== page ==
Tips for technologists: Rewarding greatness in teams
As part of our Writer’s Room blog series – articles and tutorials written by technologists from within our Andela Community – Fullstack Engineer Ewere Ebie discusses how organizations can reward greatness in the teams.
In a tech ecosystem that is based around collaboration and team effort, the tendency to overlook individual brilliance cannot be overstated. Software engineers, just like their stakeholders, have expectations when they go above and beyond in their jobs. Although some are enthusiastic enough to demand the recognition they deserve, some lack confidence to make the necessary approach. They just walk away.
This is why it’s so important for managers and team leads to incentivize their employees during the early stages of team development. In this post, I’ll be shedding light on what employees seek as rewards and how to give such rewards in a way that inspires other team members to follow suit.
The status quo – Money
The worst companies wrap up their admiration for exceptional effort in verbal appreciation and a promise of exposure (whatever that means, but that’s a story for another day!). For most orthodox organizations, bonuses and financial perks are the perfect first steps to making employees feel valued. This approach can work, but in the long run, tends to be unsustainable as software engineers quickly grow to a point where money ceases to be a deciding factor.
A stake in the future – Equity & Stock options
It’s difficult to talk about true financial liberation and not arrive at the concept of securities. Start-up equity in the form of stock options is becoming a popular way to not just reward key employees but also build loyalty.
A stock-option grant will allow an employee to become a quasi-owner of the company, giving him/her the option to buy shares at a discounted price within a limited time frame, hopefully after the company’s valuation increases along with its share price. A caveat usually included is a vesting schedule, that stipulates the years of employment and cliff date after which an option can become fully usable (vested).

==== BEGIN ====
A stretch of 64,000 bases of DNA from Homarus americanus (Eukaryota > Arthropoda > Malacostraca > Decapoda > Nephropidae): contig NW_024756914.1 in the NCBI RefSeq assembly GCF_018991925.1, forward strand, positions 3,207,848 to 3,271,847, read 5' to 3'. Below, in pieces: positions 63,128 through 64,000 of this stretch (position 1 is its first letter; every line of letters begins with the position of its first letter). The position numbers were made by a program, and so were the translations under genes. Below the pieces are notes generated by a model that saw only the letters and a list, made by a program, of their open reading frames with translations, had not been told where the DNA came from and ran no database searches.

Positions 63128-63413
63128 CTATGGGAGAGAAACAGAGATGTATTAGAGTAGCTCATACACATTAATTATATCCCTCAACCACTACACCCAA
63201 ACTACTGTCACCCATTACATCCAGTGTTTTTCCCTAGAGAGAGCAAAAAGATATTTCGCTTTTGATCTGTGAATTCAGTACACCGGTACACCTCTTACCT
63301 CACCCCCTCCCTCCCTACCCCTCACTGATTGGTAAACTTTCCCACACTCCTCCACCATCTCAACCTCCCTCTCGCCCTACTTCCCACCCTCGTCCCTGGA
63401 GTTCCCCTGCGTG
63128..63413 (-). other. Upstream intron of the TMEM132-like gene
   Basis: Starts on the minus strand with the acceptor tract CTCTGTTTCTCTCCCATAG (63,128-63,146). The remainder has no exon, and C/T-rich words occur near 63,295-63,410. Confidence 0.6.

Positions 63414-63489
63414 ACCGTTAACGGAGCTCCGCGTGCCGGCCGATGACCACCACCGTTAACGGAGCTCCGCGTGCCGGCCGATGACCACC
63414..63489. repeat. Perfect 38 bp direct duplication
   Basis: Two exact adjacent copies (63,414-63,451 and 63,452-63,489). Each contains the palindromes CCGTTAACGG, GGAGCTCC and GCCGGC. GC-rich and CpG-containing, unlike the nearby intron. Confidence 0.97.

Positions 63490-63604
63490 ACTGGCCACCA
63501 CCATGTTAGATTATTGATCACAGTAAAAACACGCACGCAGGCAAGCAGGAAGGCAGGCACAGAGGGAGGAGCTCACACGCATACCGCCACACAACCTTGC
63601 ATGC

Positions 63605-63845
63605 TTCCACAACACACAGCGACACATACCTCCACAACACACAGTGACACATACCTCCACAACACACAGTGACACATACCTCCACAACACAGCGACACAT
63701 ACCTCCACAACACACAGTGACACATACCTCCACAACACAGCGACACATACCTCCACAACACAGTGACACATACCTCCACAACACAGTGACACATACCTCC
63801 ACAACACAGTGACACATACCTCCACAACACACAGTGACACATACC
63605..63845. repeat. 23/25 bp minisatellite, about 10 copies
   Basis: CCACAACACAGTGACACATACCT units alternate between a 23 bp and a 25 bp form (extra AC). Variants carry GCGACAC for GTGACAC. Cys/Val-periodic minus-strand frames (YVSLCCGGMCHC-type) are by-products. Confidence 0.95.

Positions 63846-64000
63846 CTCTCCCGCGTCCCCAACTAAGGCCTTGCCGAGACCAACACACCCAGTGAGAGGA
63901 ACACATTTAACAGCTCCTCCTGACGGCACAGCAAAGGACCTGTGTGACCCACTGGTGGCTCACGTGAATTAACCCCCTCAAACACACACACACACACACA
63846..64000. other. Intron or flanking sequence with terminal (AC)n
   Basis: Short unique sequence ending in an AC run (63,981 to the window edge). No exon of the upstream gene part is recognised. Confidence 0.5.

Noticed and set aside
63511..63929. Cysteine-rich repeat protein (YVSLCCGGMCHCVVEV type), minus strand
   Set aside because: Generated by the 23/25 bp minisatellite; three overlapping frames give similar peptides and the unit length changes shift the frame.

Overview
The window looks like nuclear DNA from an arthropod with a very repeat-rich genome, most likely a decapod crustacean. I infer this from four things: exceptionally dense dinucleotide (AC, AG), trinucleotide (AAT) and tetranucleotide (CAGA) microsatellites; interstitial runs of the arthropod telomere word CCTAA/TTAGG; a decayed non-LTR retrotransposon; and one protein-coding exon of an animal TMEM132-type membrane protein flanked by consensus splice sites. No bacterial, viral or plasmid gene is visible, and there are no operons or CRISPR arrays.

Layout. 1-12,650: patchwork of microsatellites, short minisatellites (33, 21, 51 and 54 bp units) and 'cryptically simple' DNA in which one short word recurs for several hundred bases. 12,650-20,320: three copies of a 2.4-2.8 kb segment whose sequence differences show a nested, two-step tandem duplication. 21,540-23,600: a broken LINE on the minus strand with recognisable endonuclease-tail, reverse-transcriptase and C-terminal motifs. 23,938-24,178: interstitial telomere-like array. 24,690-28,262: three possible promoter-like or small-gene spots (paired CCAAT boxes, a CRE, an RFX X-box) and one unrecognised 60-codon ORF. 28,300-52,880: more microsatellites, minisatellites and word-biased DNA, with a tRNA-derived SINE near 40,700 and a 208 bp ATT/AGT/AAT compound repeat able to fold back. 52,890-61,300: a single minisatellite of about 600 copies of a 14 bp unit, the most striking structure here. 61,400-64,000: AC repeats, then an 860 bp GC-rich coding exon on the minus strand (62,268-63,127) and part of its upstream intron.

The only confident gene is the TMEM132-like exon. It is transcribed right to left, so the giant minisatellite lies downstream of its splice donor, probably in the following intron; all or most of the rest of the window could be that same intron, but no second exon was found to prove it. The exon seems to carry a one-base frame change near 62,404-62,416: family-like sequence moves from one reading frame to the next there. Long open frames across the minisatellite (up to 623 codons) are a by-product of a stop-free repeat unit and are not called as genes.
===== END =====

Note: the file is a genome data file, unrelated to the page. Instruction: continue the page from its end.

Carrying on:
Opportunity for growth
The very nature of engineering is centered around continuous improvement by virtue of experience. So, it should be no surprise why stagnancy is frowned upon and considered taboo in this profession. Rewarding engineers with promotions and less micromanagement is a way to show them you trust in their ability to sustain a high performance. Upgrades in job title, grade level, and company access are all ways to express appreciation for hard work, but in cases where hierarchical adjustments aren’t immediately feasible, then greater responsibility (not menial work) with commensurate pay could also be a close compromise.
Improving career prospects by offering curated learning (through platforms such as Udemy, Pluralsight, etc.) and transition paths (technical to managerial) to employees is a gift that is sure to yield returns for any organization. It’s the closest example in a corporate setting to feeding the goose that lays the golden egg. Not only does it make engineers feel a sense of growth but it also opens up the possibility to quickly level up in readiness for the intellectual demands their positions will certainly place on them.
Paid vacations and breaks
“We travel not to escape life, but for life not to escape us.” – Anonymous
Sitting in front of a computer all week tends to take its toll. What better way to relieve the pressure than taking paid annual leave, for a holiday or an experience. Surprisingly enough, time away from work goes a long way to reinvigorating creativity and social intelligence that will certainly prove beneficial when returning to the office. Win-win!
Conclusion — Inspiring greatness
By now you should have realized you’re reading the wishlist of a not-too-shabby engineer. If you didn’t, well now you do! Greatness is fuelled by the guidance of daring leadership. Engineers want to be impactful and improve people’s lives, but to do so requires a culture that promotes experimentation and learning from errors. This, I believe, is the key to inspiring greatness.
It’s been fun sharing my thoughts with you. Till next time, ciao!
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